• Community need response. In times of tragedy or intense public need, all Bashas’ Food City and AJ’s Fine Foods stores have the ability to add point-of-sale donations to support a particular need or organization. For example, during Arizona’s fire season, the Bashas’ family of stores has implemented unique point-of-sale donation options to support The Salvation Army in its relief and support efforts for those affected.
  • Bashas’ Volunteers. Bashas’ employees and retirees, along with their families and friends, volunteer hundreds of hours to community-based projects each year. Its employees have helped children learn to read, assembled back-to-school toolkits for the United Way, sorted toys for the Salvation Army and served meals to the hungry, among other activities.

Additional information is available on the company’s website.

News Briefs
2/14/2018 12:00 AM

ConocoPhillips has awarded $994,000 in grants for habitat and water projects in Alaska, Colorado, Idaho, Louisiana, Texas and Wyoming.

ConocoPhillips, in partnership with the National Fish and Wildlife Foundation, has awarded $994,000 in grants to help improve priority habitats and advance innovative water projects in Alaska, Colorado, Idaho, Louisiana, Texas and Wyoming. The grants will generate $1.9 million in matching contributions for a total conservation impact of $2.9 million, the NFWF said. In Alaska, the grants will support projects that will remove a stream passage barrier on the Eklutna River, opening up seven miles of stream habitat to five different species of Pacific salmon. Projects located along the Gulf Coast in Texas and Louisiana will utilize innovative seeding techniques to rapidly expand the pace of mangrove planting and increase oyster reefs. In Colorado and Texas, projects will focus on restoring grassland bird habitat by working with ranchers on rotational grazing, engaging landowners in voluntary habitat practices and engaging in other restoration strategies. And in Idaho and Wyoming, an innovative pilot water market for groundwater recharge will improve the Teton River aquifer by 10,000 acre-feet to promote wetland health and streamflow.

News Briefs
2/11/2018 12:00 AM

Gilead Sciences has launched a new 10-year, $100 million program to support organizations working to address the HIV/AIDS epidemic in the Southern United States.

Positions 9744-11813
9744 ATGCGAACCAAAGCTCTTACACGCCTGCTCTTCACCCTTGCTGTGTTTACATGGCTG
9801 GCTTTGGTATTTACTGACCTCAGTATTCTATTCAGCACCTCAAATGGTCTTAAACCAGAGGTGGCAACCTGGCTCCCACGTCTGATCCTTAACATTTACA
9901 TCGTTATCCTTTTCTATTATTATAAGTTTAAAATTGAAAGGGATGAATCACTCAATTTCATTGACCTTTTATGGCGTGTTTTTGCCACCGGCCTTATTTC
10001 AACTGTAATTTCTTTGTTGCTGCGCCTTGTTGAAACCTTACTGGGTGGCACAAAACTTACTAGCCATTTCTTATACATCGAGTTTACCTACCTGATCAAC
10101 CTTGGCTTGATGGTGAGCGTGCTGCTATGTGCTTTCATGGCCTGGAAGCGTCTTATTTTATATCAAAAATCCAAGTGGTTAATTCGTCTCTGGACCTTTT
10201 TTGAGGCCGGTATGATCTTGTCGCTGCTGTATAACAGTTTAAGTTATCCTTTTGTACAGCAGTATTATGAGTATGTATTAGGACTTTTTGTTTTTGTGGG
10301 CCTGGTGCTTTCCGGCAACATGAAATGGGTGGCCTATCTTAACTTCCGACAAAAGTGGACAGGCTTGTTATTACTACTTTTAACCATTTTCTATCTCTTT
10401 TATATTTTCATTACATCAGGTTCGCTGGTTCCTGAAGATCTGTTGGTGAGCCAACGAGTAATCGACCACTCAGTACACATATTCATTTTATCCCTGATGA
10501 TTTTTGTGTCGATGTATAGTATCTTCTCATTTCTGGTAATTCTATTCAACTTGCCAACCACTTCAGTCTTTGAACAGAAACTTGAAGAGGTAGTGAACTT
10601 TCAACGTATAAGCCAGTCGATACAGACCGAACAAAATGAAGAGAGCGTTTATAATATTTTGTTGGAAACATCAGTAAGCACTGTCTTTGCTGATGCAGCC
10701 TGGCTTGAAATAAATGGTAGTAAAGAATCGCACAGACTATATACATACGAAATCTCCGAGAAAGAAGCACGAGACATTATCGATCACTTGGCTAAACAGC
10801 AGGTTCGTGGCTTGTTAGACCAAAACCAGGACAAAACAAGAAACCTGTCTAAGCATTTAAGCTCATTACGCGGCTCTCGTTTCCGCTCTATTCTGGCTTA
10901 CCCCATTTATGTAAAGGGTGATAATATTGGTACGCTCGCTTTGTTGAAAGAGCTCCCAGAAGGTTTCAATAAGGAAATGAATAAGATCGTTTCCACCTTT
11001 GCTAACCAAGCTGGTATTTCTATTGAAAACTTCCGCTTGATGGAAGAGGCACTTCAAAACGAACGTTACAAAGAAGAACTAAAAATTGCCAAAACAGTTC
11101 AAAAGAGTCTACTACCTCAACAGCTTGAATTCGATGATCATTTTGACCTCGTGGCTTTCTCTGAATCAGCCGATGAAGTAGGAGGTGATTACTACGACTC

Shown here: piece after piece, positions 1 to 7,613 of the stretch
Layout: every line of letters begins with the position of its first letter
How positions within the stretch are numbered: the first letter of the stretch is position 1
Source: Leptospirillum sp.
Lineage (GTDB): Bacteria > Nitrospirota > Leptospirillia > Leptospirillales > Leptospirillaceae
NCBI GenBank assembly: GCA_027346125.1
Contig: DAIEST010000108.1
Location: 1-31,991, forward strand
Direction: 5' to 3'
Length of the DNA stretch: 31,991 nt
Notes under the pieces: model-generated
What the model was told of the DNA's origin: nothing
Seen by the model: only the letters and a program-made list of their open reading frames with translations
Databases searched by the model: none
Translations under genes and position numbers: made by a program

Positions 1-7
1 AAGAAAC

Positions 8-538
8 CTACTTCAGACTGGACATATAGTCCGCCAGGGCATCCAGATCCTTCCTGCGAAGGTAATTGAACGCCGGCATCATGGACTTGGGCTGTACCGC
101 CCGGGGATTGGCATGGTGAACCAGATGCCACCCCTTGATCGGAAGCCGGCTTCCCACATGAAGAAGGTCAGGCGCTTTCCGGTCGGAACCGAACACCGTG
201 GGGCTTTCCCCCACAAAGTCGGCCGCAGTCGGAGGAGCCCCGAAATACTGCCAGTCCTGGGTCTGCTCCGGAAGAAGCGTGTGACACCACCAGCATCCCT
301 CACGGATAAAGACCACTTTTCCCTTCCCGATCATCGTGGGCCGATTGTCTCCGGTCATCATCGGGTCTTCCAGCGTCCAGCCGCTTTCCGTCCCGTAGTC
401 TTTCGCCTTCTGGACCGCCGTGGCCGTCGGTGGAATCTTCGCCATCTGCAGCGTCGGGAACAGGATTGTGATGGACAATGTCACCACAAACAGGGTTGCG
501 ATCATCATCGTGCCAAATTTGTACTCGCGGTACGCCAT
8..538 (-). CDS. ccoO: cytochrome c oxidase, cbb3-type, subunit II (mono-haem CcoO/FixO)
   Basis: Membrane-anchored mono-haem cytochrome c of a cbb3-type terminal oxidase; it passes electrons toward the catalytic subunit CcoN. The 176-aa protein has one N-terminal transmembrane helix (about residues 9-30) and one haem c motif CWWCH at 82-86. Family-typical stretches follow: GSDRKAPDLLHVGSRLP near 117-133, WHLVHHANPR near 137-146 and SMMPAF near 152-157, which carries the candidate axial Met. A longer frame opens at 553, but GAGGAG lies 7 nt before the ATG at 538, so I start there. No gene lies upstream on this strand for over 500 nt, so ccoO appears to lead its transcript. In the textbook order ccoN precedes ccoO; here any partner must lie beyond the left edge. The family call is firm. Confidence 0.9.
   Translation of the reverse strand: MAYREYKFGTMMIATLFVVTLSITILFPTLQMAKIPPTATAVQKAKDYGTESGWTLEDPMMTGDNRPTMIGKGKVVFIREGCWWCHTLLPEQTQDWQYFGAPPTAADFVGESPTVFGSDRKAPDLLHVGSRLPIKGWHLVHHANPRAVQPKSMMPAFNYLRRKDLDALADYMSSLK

Gilead Sciences has launched a new 10-year, $100 million program to support organizations working to address the HIV/AIDS epidemic in the Southern United States. Under the COMPASS Initiative—short for Commitment to Partnership in Addressing HIV/AIDS in Southern States—Gilead will partner with the Emory University Rollins School of Public Health, the University of Houston Graduate College of Social Work, and the Southern AIDS Coalition, which will identify and provide funding to local organizations that are committed to addressing the epidemic throughout the region. The initiative has a threefold mission: to build capacity and increase knowledge sharing among community-based, underfunded organizations in Southern states; to explore interventions that appropriately respond to patients’ needs, including the bundling or reframing of mental health care, as well as the intersection between substance use, the opioid epidemic, and HIV/AIDS; and to fund awareness and anti-stigma campaigns. The ultimate goal is to dramatically increase the reach of these organizations working to address the epidemic in the region, and improve the lives of those affected by HIV/AIDS.

News Briefs
2/6/2018 12:00 AM

3M has committed a total of $26 million to the University of Minnesota to benefit the next generation of scientists, engineers and business leaders.

3M has committed a total of $26 million to the University of Minnesota to benefit the next generation of scientists, engineers and business leaders. The funding will support the University’s Driven campaign, a 10-year initiative aimed at building a pipeline of high-performing and diverse global talent, integrating science, technology, engineering, and math into K-12 education, and preparing students to succeed in science and business. Around $8 million of the company’s pledge will support scholarships and outreach programs, the University said. More specifically, the College of Science and Engineering will receive $3.6 million between 2017-2023 for scholarships, K-12 outreach, and student programs support; the Carlson School of Management will receive $2.83 million; the Office of Equity and Diversity will receive $1.05 million; and the School of Dentistry will receive $600,000. The new commitments bring the company’s lifetime total to nearly $120 million in both cash and product given to the University.


    Username: Password:
  • Content Directory

    CPRT subscribers can now log in to browse all articles online!
    Browse Content
    Free Content
  • Free E-Alerts

    Sign up and get concise news updates from Corporate Philanthropy Report emailed directly to you. It's FREE, so try it today! Start by entering your email address here:
  • Subscription Formats

  • Meet the Editor

    Nicholas King

    Nicholas King has served as editor of Corporate Philanthropy Report since 2007, and he continues to be impressed with the philanthropic efforts of the nation’s business sector.

    Drawing on an educational background in English and environmental policy, Nicholas began his journalism career in 2000 when he was brought on as editor of Environmental Laboratory Washington Report, a niche-market subscription-based newsletter serving the environmental testing industry. After seven years of honing his craft, Nicholas expanded his writing/editing portfolio to an entirely new field of interest - corporate philanthropy. As editor of Corporate Philanthropy Report, he stays abreast of the latest developments affecting corporate giving—and the charitable/nonprofit sector more broadly—providing his readers the “need to know” information vital for making the best use of their limited charitable dollars.

Copyright © 2000-2015 by John Wiley & Sons, Inc. or related companies. All rights reserved.